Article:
Over 8.9 million students attend rural schools, yet rural communities often experience a gap in mental health and medical services. As people in contexts all over the country manage health concerns, stress, and isolation, COVID-19 has only heightened disparities between students in rural and non-rural areas.
A recently released case study from the Education Redesign Lab highlights work by Resilient Southern Illinois (Resilient SI) to leverage the assets of rural communities and foster cross-sector collaboration to strengthen child wellbeing.
While distance, transportation, and limited access to partners and resources are common challenges across rural contexts, the case study notes that one of the tremendous strengths of this region are close-knit relationships and culture of communal responsibility.
Using those relationship-based assets, Resilient SI was able to:
Create a backbone organization supported by local leadership.
Stakeholders have deep personal motivation for engaging in this work as many grew up in the region and have lifelong connections to the area. Leadership’s close ties with the teachers’ union allowed it to gain traction and the union allocated a part-time director position to the initiative.
Implement trauma-responsive practices and student Success Plans to create a “continuum of care.”
With the Partnership’s support, Resilient SI hosted 15 trauma-responsive training sessions and two eight-week book studies with approximately 900 participants, including teachers, staff, and administrators. They are continuing to adapt trainings to respond to needs, particularly around connecting more remote schools and communities. To ensure that each student has a relationship with a caring adult, the district is implementing individual student Success Plans alongside trauma-responsive practices.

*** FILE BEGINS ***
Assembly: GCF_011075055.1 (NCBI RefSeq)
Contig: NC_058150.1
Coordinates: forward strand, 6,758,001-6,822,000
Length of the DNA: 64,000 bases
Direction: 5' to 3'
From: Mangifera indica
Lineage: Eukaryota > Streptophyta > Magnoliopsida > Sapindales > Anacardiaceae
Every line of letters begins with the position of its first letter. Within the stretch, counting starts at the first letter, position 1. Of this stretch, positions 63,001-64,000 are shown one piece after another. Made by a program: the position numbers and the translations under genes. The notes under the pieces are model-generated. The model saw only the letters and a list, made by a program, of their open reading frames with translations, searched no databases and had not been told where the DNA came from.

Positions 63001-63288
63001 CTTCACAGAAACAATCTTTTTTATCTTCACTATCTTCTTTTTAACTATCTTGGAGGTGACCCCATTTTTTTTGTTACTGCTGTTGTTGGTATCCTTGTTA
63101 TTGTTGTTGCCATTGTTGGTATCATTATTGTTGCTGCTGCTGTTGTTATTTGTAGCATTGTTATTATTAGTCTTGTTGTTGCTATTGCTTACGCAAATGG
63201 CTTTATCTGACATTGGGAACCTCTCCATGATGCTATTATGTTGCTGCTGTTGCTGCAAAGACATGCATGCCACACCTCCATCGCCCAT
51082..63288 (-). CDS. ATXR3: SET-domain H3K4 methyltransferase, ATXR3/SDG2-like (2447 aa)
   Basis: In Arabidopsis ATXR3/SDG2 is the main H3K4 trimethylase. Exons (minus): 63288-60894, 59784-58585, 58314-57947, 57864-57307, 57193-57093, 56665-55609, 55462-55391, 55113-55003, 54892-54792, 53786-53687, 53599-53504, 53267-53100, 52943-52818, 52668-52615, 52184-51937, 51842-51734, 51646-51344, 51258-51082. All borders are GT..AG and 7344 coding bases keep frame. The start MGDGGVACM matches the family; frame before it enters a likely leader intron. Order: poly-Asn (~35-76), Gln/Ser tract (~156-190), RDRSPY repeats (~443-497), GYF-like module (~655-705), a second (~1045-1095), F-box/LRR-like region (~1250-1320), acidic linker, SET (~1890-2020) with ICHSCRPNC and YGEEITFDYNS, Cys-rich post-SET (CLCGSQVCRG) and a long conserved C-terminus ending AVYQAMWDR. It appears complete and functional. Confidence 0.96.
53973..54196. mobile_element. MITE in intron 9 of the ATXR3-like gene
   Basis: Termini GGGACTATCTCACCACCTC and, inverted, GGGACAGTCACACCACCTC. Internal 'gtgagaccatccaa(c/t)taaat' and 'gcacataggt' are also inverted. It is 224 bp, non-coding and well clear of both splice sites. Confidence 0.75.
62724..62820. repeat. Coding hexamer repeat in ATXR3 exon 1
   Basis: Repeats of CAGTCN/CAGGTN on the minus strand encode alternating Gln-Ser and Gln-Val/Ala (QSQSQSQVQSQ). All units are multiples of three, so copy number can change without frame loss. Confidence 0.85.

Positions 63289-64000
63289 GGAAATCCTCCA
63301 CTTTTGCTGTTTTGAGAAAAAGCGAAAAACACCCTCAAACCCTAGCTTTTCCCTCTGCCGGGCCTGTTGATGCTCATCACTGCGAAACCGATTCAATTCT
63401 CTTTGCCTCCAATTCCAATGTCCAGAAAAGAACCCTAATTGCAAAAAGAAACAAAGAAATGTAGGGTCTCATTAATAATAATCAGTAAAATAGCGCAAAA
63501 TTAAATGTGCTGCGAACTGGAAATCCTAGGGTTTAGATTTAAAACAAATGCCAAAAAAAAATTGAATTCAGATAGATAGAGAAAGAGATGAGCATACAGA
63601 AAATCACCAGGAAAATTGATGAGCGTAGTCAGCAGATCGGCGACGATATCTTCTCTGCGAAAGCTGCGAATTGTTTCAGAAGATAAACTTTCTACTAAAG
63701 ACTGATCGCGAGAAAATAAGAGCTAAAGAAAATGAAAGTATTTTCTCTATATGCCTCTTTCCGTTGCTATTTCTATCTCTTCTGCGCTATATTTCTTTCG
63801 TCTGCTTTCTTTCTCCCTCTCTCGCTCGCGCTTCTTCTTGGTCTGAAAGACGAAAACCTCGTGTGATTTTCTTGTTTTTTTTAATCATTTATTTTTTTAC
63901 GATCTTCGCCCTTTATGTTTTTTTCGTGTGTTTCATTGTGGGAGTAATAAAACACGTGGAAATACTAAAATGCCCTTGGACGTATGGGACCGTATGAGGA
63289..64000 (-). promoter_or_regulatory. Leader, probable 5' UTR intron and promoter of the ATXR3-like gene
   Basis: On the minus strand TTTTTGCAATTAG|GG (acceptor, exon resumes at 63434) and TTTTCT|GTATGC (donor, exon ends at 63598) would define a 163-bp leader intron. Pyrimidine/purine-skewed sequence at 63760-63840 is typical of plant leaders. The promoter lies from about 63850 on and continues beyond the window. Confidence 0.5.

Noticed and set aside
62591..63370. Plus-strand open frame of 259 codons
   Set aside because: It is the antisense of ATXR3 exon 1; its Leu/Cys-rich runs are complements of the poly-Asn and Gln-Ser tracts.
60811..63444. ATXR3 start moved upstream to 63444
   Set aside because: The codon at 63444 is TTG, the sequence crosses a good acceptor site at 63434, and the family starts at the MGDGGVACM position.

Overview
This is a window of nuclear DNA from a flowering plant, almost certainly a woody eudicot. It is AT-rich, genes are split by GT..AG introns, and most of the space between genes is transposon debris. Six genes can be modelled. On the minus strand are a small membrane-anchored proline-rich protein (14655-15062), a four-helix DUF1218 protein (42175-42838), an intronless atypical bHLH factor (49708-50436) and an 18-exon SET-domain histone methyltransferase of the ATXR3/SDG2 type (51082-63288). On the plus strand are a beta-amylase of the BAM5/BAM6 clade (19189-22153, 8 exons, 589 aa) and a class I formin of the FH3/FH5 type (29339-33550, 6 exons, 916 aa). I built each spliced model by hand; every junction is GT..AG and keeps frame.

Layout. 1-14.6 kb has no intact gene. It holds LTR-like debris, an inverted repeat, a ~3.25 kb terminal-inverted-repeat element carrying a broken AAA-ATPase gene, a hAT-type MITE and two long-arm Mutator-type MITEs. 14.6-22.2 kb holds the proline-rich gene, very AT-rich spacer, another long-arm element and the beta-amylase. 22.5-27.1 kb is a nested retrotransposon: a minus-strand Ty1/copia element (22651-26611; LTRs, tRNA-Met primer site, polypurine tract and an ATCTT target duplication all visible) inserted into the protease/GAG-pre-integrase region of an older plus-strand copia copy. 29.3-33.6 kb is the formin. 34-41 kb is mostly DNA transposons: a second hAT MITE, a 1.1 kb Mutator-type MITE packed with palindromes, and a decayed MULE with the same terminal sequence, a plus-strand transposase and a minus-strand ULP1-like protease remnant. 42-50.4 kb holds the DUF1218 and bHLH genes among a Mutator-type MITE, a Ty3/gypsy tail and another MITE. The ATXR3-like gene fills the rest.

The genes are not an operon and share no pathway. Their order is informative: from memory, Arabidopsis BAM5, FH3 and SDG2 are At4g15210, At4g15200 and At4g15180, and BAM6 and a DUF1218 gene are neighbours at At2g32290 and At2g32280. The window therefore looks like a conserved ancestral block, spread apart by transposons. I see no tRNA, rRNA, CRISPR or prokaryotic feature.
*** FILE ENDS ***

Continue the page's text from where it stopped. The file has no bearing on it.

Applying Lessons Learned
As an initiative of the nonprofit Partnership for Resilience — a member of EdRedesign’s national By All Means network — Resilient SI works to bring school districts and health care providers together to build the resiliency of children affected by trauma.
The case study demonstrates that in rural contexts, collaboration is an integral element in improving child wellbeing.
Though the diversity among rural communities makes it difficult to apply lessons across contexts, the initiative’s work may provide insight into the opportunities for collaborative action:
- Local leaders are well-positioned to tap into existing networks of trust and communal responsibility to advance and sustain cross-sector collaboration.
- Teachers’ unions can be valuable partners in this work. In this case, the union helped provide backbone support and brought teachers together to advance the initiative’s goals.
- Technology can minimize obstacles like distance and transportation. Broadband connectivity is still a challenge. But using technology like zoom meetings alongside adaptations that make resources and training accessible — multiple training site locations and designated point-people for remote areas, for instance — can help ensure communication and connection.
- Look for support at regional, state, and national levels to bring in expertise and resources. The Partnership and the By All Means national network provided backbone support and learning opportunities with other communities engaged in similar work.
- Strategically engage a wide range of stakeholders. Systems and structures like a Children’s Cabinet that convenes community members and stakeholders to advance a common agenda can help ensure wraparound supports and opportunity for kids.
- Prioritize investigating funding opportunities. Rural districts and communities historically have a hard time accessing funding. To ensure the work is sustainable, find creative ways to diversify funding streams. Look for philanthropies and grants across business and government sectors.